Патент USA US3078219код для вставки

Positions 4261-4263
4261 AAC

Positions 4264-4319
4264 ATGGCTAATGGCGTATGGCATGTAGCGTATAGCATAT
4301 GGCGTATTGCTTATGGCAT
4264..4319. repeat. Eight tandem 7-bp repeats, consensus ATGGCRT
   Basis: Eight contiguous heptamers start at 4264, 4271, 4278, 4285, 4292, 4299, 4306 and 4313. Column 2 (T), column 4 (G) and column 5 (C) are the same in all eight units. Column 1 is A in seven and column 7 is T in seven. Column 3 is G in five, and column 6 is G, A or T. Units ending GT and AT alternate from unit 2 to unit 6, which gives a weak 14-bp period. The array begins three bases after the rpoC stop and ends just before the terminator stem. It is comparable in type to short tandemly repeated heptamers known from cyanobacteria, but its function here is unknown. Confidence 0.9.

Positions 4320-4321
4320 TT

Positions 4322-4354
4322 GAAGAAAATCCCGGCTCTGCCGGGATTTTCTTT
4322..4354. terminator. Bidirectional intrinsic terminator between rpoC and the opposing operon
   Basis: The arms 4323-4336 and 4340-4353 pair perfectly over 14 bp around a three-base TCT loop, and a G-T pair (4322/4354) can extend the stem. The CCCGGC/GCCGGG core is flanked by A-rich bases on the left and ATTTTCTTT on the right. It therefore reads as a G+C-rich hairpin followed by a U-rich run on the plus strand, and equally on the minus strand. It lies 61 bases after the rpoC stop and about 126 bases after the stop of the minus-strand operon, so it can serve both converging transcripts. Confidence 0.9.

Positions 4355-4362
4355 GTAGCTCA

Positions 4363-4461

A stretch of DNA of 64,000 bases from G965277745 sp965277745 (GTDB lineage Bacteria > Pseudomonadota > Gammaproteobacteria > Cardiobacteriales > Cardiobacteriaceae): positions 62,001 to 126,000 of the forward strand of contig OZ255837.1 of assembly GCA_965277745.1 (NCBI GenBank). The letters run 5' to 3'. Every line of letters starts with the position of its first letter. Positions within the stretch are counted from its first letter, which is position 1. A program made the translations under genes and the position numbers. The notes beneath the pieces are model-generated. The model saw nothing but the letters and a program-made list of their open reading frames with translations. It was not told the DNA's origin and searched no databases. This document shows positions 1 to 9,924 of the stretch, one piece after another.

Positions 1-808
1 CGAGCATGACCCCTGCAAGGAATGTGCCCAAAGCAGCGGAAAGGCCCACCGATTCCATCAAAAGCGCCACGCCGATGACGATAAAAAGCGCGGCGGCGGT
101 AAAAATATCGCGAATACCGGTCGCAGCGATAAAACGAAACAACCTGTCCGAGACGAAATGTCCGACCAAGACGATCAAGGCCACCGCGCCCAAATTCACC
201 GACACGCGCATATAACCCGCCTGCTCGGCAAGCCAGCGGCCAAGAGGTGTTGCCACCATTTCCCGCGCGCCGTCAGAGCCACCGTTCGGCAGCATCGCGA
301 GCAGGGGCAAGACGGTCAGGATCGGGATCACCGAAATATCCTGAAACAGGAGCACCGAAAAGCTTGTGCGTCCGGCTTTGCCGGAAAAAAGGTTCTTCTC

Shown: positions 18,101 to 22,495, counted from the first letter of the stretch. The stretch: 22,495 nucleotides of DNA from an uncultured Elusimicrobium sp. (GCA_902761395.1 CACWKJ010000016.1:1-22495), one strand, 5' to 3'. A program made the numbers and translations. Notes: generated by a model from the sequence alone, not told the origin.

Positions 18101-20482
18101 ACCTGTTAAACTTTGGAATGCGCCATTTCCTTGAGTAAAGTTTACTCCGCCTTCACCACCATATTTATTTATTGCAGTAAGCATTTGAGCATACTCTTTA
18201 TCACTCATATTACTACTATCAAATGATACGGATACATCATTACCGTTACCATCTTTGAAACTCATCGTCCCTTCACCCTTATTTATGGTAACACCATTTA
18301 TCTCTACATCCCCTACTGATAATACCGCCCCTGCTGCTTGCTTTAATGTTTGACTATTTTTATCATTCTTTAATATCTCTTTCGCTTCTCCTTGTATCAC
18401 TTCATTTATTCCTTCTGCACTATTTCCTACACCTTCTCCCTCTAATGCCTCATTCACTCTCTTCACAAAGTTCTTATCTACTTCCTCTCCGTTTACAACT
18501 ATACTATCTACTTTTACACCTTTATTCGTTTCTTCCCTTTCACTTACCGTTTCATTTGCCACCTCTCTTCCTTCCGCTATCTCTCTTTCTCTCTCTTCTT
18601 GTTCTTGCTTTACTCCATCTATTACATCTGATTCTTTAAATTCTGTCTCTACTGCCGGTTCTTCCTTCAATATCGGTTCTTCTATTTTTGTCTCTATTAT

3,078,209 Patented Feb. 19, 1963 1 2 ily in water or other dispersant. The Wettable powder - 3,078,209 is ultimately applied to the soil either as a dry dust or as an emulsion in water or other liquid. Typical carriers for Joe R. Willard, Middleport, N.Y., and Eldon G. Maitien, Jackson, Miss., assignors to FMQ Corporation, a cor poration of Delaware No Drawing. Filed Oct. 31, 1960, Ser. No. 65,948 4 Claims. (Cl. 167—-2Z) Wettable powders include fuller’s earth, kaolin clay-s, silicas and other highly absorbent, readily wet inorganic dilu SOIL FUNGICIDE ents. Wettable powders normally are prepared to con tain about 5~50% of a liquid active ingredient, depend ing on the absorbency of the carrier, and usually also contain a small amount of a wetting, dispersing or emul This invention relates to a new soil fungicide, and to a novel method of protecting seeds and seedlings from at 10 sifying agent to facilitate dispersion. For example, a use ful Wettable powder formulation contains 25.0 parts of tack by the various pathogenic organisms which inhabit l-chloro-Z-nitropropane, 72.0 parts of bentonite clay and soil. Many types of compounds have been employed to pro~ tect plants from the action of pathogenic organisms and, although heretofore fungicides have been developed for 1.5 parts each of sodium lignosulfonate and sodium lauryl sulfonate as wetting agents. Other useful formulations for soil fungicidal applica application to soil for the bene?t of seeds and seedlings, no completely effective soil fungicide has been provided. For example, the compound chloropicrin has been re tion are the emulsi?able concentrates, which are homoge neous liquid or paste compositions which are readily dis persed in water or other dispersant, and may consist en tirely of the liquid l-chloro-2-nitropropane with an emul ful insecticide and nematocide); this compound, however, 20 sifying agent, and may also contain a liquid carrier for ported to be an eifective soil fungicide (as well as a use has been denied wide acceptance and use because of emulsi?a-ble concentrates, such as xylene, heavy aromatic its l'achrymatory properties, its very high mammalian toxicity and its short residual life. naphthas, isophorone and other non-volatile organic‘ sol vents. These concentrates are dispersed in water or other liquid carrier, and normaly applied as a spray to the area We have now discovered that l-chloro-Z-nitropropane is an extremely effective and useful soil fungicide, having 25 to be treated. Typical wetting, dispersing or emulsifying agents used not only excellent fungicidal activity but also a very low in agricultural formulations include, for example, the order of mammalian toxicity and excellent residual activ alkyl and alkylaryl sulfonates and sulfates and their so ity. This compound has been known to have insecticidal dium salts; alkylamide sul-fonates, including fatty methyl properties but,_prior to our discovery as described herein, it was not known that this compound possesses outstand 30 taurides; alkylaryl polyether alcohols; sulfated higher al ing soil fungicidal properties. Although the compound of this invention, when formu lated and applied as a soil fungicide, gives excellent con trol of soil fungi, it is of interest to note that this com pound exhibits no activity of merit when applied as a foliage fungicide. cohols; polyvinyl alcohols; polyethylene oxides; sulfonated animal and vegetable oils; sulfonated petroleum oils; fatty acid esters of polyhydric alcohols and the ethylene oxide addition products of such esters; and the addition prod~ ' nets of long chain mercaptans and ethylene oxide. Many other types of useful surface active agents are available in commerce. ' l-chloro-Z-nitropropane forms effective soil fungicidal Other useful formulations include simple solutions of compositions when formulated with any of the relatively the active ingredient in a dispersant such as Water or an inert adjuvants and carriers normally employed for facili tating the dispersion of active ingredients in agricultural 40 organic solvent in which it is completely soluble at the desired concentration; granular formulations, wherein the applications, recognizing the accepted fact that the formu lation and mode of application of a toxicant may a?ect the activity of the material in a given application. For application to soil, active ingredients are most com monly formulated as dusts, as Wettable powders, as emul si?able concentrates, and as solutions, depending on the desired mode of application. Dusts are admixtures of the active ingredient with ?nely divided solids such as talc, attapulgite clay, kieselguhr, pyrophyllite, chalk, diatom-aceous earths, calcium phos phates, calcium and magnesium carbonate, sulfur, lime, toxicant is carried on relatively coarse particles, of par ticular utility for aerial distribution or for penetration of cover crop canopy; and pressurized sprays, typically aero sols, wherein the active ingredient is dispersed in ?nely divided form as a result of vaporization of a low boiling dispersant solvent carrier such as the Freons. The active fungicidal l-chloro-Z-nitropropane of this invention may be prepared by known methods, such as by the reaction of 2-nitro-1-propanol with a chlorinating agent such as sulfuryl chloride or thionyl chloride in the pres ence of a pyridine base, following the procedure described in US. Patent No. 2,397,358, or by the vapor phase re dispersants and carriers for the toxicant. These ?nely divided solids have an average particle size less than about 55 action of chlorine and nitrogen dioxide with propene as described in US. Patent No. 2,874,195. Still other meth 50 microns. Since the instant toxicant is a liquid, nor ods have been described in the literature. The following mally a concentration of about 10% by weight of active example illustrates one of the methods known to be use ingredient is the maximum concentration which a non ful for the preparation of l-chloro-Z-nitropropane: absorbent dust can accommodate. A typical dust formula tion useful herein contains, for example, 10.0 parts of 60 flours and other minerals or organic solids which act as l-chloro-2-nitropropane, 30.0 parts of bentonite clay and 60.0 parts talc. Wettable powders, also useful formulations for soil fungicides, are ?nely divided particles which disperse read Example I Substantially anhydrous chlorine was bubbled through 750 grams of substantially anhydrous 2-nitropropane for approximately 44 hours at 55° C. in a glass tube exposed 3,078,209 3 4 to three 275-Watt lights. During this period, 318 grams as healthy plants. These results were compared with a control in untreated soil (water only). Results are tabu lated below: of chlorine was consumed. The reaction mixture was fractionally distilled to recover unreacted Z-nitropropane and l-chloro-Z-nitropropane, which boiled at 78°-80° C. at 25 millimeters pressure. The yield of l-chloro-Z-nitro Percent Healthy Plants propane was 306 grams. Crop Seed The formulation and application of the soil fungicide of this invention is illustrated in the following examples, wherein all parts and percentages are by weight: Example 11 A 5% dust formulation was prepared by thoroughly mixing 5 parts of l-chloro-Z-nitropropane with 95 parts of kaolin clay. This dust was then blended with soil to give a concentration of 50 p.p.m. of active ingredient. Treated Untreated Soil Soil wit-amsoncw wgnxotw m0a-tc1h? It is seen that roughly three times as many healthy plants grew in the soil treated with ‘the 1-chloro-2'nitropropane composition as in the untreated soil, under actual ?eld conditions. Because of their long residual life in the soil, the soil fungicide of this invention may be applied to the soil The soil was a non-sterile soil which, in addition to its content of naturally occurring pathogenic organisms, had been inoculated with pure cultures of the following or ganisms: Pytlzium debaryanum, Pythium ultimum, Rhyz octania solani, and Fursarium oxysporum, F. lycopersici. These mixtures of soil and chemical were placed in metal trays to a depth of approximately two inches, and into the treated soil were planted 100 seeds each of cucumber (Cucumis sativus L.), cabbage (Brassica oleracea var. several days before planting. It is generally preferred, however, to apply the soil fungicide at the time of plant ing in order to obtain maximum protection for the seed ling and young plant as well as during germination. The capitata), tomatoes (Lycopersicum esculentum Mill.), 25 soil fungicidal compositions of this invention may be soybeans (Glycine max), and lima beans (Phaseolus limensis Maefad.). Five to eleven days after the plant formulated and/or applied with insecticides, nematocaies, plant growth regulators, fertilizers, and other agricultural ing, depending on variations in germination rate and the growth characteristics of the individual plant species, chemicals. In applying the soil fungicide of this invention, whether observations were made of the stand of plants. Only 30 formulated alone or with other agricultural chemicals. a those plants which were healthy and capable of future fungicidal amount and concentration of the toxieant l thrifty growth were counted. Results are tabulated be chloro-2~nitropropane should of course by employed. low: It is apparent that various modi?cations may be made in the formulation and application of the soil fungicide of this invention, without departing from the novel con Percent Healthy Plants cept herein, as de?ned in the following claims. Crop Seed Lima Bean __________________________________ -_ Treated Untreated Soil Soil 100 Example 111 We claim: 1. Soil fungicidal composition comprising 1-chloro-2 nitropropane in admixture with an organic solvent and a 40 wetting agent. 2. Soil fungicidal composition comprising a minor pro portion of 1-chloro-2-nitropropane and a major propor tion of a ?nely divided solid having an average particle size less than about 50 microns. An emulsi?able concentrate was prepared as follows: 46.9 parts of 1-chloro-2—nitropropane was mixed thor oughly with 48.1 parts xylene and 5.0 parts sodium lig 3. Soil fungicidal composition comprising l-chloro-Z nitropropane, an inert adjuvant therefor and a wetting agent. 4. The method of combatting fungi in the soil which nosulfonate. One part by volume of this concentrate comprises applying a fungicidal amount and concentra was diluted with 39 parts by volume of water and ap 50 tion of l-chloro-Z-nitropropane to the soil. plied at a rate of one pound of active ingredient per acre to soil in Western New York which was known to References Cited in the ?le of this patent UNITED STATES PATENTS contain Rhyzoctonia, Fusarium and Pythium organisms. In rows were then planted seeds of each of the following crops: cucumber (Cucumis sativus L.), broccoli (Brassica oleracea var. botrytis), sugar beet (Beta vulgaris var. saccharifera), onion (Allium cepa L), tomato (Lyco persicum esculentum Mill.) and lima bean (Phaseolus limensis Macfad.). Nine to thirty-nine days after the GO 2,281,239 2,397,358 2,502,244 2,874,195 2,987,479 planting observations were made of the stand of plants, Whenever the crop had reached a constant total number of germinated plants. Only those plants which were heathy and capable of future thrifty growth were counted Hass _______________ __ Lingo _______________ __ Carter ______________ __ Bachman _____________ __ Bennett _____________ __ Apr. 28, Mar. 26, Mar. 28, Feb. 17, June 6, 1942 1946 1950 1959 1961 ' OTHER REFERENCES King: US. Dept. Agr. Handbook No. 69, 1954, page 278. ‘ '